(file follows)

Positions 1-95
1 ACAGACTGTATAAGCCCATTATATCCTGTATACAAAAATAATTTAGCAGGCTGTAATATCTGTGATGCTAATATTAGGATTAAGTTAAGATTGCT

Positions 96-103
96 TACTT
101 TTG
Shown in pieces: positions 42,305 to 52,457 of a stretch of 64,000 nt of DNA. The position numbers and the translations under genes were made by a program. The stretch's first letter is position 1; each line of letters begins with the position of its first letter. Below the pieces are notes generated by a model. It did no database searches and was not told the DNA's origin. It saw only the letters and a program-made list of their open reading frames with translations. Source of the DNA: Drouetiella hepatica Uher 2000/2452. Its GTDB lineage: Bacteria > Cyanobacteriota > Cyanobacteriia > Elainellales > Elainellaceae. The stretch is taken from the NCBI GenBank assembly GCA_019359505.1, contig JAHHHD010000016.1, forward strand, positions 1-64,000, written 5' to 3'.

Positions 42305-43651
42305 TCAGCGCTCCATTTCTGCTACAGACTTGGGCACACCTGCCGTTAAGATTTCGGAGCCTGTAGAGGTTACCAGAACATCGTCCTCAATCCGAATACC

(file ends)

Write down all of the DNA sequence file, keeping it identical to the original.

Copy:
Positions 1-95
1 ACAGACTGTATAAGCCCATTATATCCTGTATACAAAAATAATTTAGCAGGCTGTAATATCTGTGATGCTAATATTAGGATTAAGTTAAGATTGCT

Positions 96-103
96 TACTT
101 TTG
Shown in pieces: positions 42,305 to 52,457 of a stretch of 64,000 nt of DNA. The position numbers and the translations under genes were made by a program. The stretch's first letter is position 1; each line of letters begins with the position of its first letter. Below the pieces are notes generated by a model. It did no database searches and was not told the DNA's origin. It saw only the letters and a program-made list of their open reading frames with translations. Source of the DNA: Drouetiella hepatica Uher 2000/2452. Its GTDB lineage: Bacteria > Cyanobacteriota > Cyanobacteriia > Elainellales > Elainellaceae. The stretch is taken from the NCBI GenBank assembly GCA_019359505.1, contig JAHHHD010000016.1, forward strand, positions 1-64,000, written 5' to 3'.

Positions 42305-43651
42305 TCAGCGCTCCATTTCTGCTACAGACTTGGGCACACCTGCCGTTAAGATTTCGGAGCCTGTAGAGGTTACCAGAACATCGTCCTCAATCCGAATACC